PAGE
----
DefenseTech - We all know about the F-35 Joint Strike Fighter’s wild infrared sensor technology, called the Distributed Aperture System, that will (someday) allow pilots to see in a complete bubble for miles around their airplane. If, and when, the system comes online, it will allow F-35 jocks to literally look through the floor of their aircraft by viewing images collected by tiny infrared and electro-optical sensors mounted all over the plane on their helmet visors.
These sensors are so powerful that DAS-maker Northrop Grumman claims a test plane flying over Maryland and Virginia have accidentally tracked rocket launches in Florida with the system.
If it sounds too good to be true, it is for now. Engineers are having trouble broadcasting high-quality images from the DAS onto the F-35 helmet’s curved visor. In fact, Lockheed just issued a contract for a backup helmet that won’t receive DAS info, for now anyway.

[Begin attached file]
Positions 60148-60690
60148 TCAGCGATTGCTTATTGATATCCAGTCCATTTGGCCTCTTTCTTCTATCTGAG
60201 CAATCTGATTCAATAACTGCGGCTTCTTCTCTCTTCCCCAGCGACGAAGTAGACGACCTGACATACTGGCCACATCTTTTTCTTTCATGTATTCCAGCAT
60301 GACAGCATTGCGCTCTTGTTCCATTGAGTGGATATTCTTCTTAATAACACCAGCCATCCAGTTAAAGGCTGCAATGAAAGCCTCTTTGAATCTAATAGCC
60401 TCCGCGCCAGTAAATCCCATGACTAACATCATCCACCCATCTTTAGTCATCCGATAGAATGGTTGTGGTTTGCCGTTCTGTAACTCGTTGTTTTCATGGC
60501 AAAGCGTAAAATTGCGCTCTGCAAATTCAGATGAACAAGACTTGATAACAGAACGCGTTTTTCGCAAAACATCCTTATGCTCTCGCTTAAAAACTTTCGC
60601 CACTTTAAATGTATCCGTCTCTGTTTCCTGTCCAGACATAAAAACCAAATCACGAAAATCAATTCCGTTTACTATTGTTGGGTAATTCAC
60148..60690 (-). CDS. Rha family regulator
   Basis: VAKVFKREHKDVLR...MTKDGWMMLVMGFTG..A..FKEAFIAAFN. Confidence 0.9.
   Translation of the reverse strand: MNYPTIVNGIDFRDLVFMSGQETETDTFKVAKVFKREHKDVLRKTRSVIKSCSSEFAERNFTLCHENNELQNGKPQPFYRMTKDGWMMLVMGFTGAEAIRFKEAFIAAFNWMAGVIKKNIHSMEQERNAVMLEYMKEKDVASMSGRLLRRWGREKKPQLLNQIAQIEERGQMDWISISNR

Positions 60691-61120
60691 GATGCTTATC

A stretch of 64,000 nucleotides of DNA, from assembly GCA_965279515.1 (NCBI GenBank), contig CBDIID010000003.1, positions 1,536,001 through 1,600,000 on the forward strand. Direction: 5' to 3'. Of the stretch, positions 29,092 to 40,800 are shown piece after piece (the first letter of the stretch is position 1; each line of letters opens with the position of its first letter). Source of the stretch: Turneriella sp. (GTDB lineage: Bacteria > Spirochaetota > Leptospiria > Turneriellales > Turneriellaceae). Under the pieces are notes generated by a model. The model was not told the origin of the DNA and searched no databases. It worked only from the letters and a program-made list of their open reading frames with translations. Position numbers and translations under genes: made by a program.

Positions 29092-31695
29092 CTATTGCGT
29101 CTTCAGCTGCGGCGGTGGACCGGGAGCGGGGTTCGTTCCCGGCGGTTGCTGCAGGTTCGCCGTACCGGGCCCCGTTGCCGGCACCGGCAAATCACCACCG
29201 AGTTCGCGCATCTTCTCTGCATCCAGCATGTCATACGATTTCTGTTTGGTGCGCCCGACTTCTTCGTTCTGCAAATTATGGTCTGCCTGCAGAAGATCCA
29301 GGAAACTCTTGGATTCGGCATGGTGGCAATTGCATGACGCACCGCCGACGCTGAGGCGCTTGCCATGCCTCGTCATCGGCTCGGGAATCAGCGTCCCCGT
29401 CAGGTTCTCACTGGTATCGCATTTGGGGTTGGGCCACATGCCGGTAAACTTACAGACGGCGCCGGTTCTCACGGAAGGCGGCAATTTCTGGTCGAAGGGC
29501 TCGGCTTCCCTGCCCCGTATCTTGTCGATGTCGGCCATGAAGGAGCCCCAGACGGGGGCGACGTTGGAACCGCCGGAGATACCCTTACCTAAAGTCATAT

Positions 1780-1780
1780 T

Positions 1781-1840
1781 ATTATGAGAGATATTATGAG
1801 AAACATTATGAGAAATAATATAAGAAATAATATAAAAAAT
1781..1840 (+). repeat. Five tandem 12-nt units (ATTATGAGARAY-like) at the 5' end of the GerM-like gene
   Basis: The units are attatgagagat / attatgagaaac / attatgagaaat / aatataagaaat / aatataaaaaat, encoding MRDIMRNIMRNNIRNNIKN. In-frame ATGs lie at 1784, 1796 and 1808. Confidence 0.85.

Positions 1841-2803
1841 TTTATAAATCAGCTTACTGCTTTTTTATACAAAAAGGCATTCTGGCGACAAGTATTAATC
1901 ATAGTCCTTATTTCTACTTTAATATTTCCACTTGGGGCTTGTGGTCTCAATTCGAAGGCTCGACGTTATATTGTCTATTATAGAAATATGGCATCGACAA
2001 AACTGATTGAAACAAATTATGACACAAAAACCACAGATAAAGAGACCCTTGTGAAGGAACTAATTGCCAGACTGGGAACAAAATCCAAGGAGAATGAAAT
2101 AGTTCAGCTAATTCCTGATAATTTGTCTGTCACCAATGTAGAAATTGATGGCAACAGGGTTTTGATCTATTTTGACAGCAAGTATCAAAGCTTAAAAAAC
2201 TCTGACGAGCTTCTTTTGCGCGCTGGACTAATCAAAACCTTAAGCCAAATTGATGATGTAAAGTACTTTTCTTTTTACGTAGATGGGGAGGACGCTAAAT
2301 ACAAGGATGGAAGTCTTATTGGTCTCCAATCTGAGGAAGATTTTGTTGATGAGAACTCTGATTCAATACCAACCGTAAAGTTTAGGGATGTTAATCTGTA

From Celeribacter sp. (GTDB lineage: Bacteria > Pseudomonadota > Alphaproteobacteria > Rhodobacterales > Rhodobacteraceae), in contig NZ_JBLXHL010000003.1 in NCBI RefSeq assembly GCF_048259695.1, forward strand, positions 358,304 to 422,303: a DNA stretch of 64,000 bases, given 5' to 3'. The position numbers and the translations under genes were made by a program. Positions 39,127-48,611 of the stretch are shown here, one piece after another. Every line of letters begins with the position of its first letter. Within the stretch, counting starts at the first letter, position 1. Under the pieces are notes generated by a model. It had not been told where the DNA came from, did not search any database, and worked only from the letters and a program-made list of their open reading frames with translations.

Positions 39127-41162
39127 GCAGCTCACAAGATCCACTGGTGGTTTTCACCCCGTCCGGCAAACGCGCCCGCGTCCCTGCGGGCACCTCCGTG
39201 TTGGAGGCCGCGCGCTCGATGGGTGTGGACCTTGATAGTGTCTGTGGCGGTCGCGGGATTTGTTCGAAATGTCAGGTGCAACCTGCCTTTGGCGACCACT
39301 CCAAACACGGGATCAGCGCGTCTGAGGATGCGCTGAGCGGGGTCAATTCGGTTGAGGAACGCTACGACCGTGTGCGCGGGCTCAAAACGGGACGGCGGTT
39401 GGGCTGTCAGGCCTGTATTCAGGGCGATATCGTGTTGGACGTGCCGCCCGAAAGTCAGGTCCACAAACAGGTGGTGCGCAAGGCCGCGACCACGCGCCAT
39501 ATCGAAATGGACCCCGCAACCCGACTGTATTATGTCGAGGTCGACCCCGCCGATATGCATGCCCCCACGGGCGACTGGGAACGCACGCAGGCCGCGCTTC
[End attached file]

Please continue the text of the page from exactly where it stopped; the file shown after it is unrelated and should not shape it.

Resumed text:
Still, this technology will likely be fielded eventually and it may appear in more than just JSF cockpits. Boeing’s Bill Sunick, director of V-22 business development, explained that we could see DAS-style sensors on future helicopters.
“I can see a migration eventually happening because that’s a good thing,” said Sunick during an interview at the Association of the U.S. Army’s annual conference here in Washington last week. “You don’t have your FLIR [sensor] ball out in the nose and you’re combining sensors because they use the same sensors for IR [and electro-optical images]. So, you’re constantly looking for ways to reduce weight and create synergies — distributed apertures are a good thing and with the 360 degree, above and below. So, you can get rid of the FLIR, you can get rid of all the separate missile sensors and have [all of that sensor info] stiched together and now you can do some innovative things like have crew awareness” where all members of an aircrew can be looking for threats all around the aircraft. More